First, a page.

I can honestly tell you that when I started playing guitar I didn’t even bother to change strings at all that first year. I didn’t even know how to do it, let alone which type of strings to go for.
I was clueless about the various types and gauges, and what their purpose was, how they felt and sounded. Realising what an absolute jungle it was, I ended up postponing my first string change for another few months.
That is of course not going to happen to you, so read on and learn all you need to know about how to choose guitar strings.
The Key Factors Affecting Tone
There are 5 factors that determine the tone of a guitar string, so without further ado let’s take a closer look at them.
A guitar string’s gauge is simply the string’s physical diameter measured in inches, or rather in 1/1000th’s of an inch. They typically range from .008 for the high E string (or first string) to .056 for low E string (6th string). There are of course thicker and thinner ones on the market, but they are not as common and not used as much.
If you hear people talk about string sets in terms of “Extra Light, Light, Medium or Heavy, this is usually what they mean:
Extra Light .009 – .042
Light .010 – .046
Medium .011 – .048
Heavy .012 – .052
Most string brands also have Hybrid string sets, with heavy lower strings and skinny ones on top
To simplify things when talking about strings, guitarists typically refer to an entire set of strings by the size of the high E string. For example, a set of .009 – .042 is simply called a set of 9’s
Worth noting here is that light strings on an electric guitar will have smaller gauges than on an acoustic guitar. The light gauges you find for electric guitars are too thin and weak. So, on acoustic guitars expect the light strings to start from a .011 gauge to a heavy .014.
Bottom line is; A lighter-gauge string will not sound as full as a heavier one. Heavier strings are able to produce a louder, thicker sound than lighter strings. One reason some players gravitate towards heavier string gauges is because they offer a more round, balanced sound.
Most Popular String Gauges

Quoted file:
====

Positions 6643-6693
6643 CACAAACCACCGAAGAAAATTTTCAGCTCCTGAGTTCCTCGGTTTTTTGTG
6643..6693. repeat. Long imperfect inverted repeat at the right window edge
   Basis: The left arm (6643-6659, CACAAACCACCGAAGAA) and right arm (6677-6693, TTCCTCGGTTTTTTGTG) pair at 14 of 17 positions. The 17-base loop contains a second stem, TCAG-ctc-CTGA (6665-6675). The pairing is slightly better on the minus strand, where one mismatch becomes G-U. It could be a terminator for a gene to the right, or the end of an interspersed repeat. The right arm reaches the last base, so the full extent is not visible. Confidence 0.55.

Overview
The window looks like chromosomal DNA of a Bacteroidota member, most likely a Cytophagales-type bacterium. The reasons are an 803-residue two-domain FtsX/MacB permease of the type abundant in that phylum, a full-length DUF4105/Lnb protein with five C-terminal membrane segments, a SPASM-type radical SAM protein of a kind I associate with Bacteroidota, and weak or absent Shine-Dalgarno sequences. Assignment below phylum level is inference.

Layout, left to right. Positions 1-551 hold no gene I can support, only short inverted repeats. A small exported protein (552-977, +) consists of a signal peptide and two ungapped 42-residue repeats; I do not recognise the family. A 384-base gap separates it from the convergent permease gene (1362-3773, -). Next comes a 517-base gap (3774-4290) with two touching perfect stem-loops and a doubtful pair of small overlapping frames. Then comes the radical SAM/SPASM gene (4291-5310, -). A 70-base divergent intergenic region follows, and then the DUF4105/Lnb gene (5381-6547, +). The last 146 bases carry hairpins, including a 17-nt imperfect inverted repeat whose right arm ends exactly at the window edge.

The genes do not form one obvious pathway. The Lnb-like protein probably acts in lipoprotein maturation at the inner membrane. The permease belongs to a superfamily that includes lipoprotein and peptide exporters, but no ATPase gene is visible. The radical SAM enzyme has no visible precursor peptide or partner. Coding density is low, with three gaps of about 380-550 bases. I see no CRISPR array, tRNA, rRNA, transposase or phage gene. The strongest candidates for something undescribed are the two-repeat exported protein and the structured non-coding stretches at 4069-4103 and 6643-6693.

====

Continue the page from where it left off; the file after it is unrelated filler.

By far the most popular gauges are 9’s and 10’s, as they usually come stock on the guitar you buy. These gauges are great to start with before you begin experimenting with thinner or heavier strings.
On a general note, 9’s come on your Fender guitars, superstrats and metal guitars, or any guitars that have a longer neck, or a 25.5 inch scale length. This is to compensate for the higher tension.
Guitars with shorter scale lengths (24.75) such as most Gibsons and Epiphones, typically come with 10’s
For electric guitars, the three most common metals used are:
- Nickel Plated Steel
- Pure Nickel
- Stainless Steel
8% of the finished wire on Nickel Plated Steel strings is nickel and 92% is steel. In Pure Nickel strings the wrap wire is…yup, you guessed it, pure nickel.
And the difference in sound? Well, generally speaking the Pure Nickel strings are warmer and more bass heavy, with less mid range. Nickel Plated ones are a little brighter, a little snappier and crisp.
Stainless Steel strings are quite bright sounding, with the added feature of being more corrosion resistant.
For acoustic guitars the most common ones are:
- 80/20 bronze
- Phosphor Bronze
- Compound Strings
Most common and popular by far is the 80/20 Bronze, which is 80% copper and 20% zinc. They are best described as having a crisp and bright sound. Unfortunately they corrode quite quickly, sometimes already after a few hours of playing
So, to counterbalance that corrosion we have the Phosphor Bronze. With the added phosphor the strings do get a longer lifespan, but the trade off is a less bright sound.
Compound strings are best described as a combo between steel strings and nylon strings, resulting in a more mellow sound
We’ve talked about the wrap wire already. The core is exactly what the name implies, what is underneath the wire. There are two different types of string core, round ones and hexagonal ones.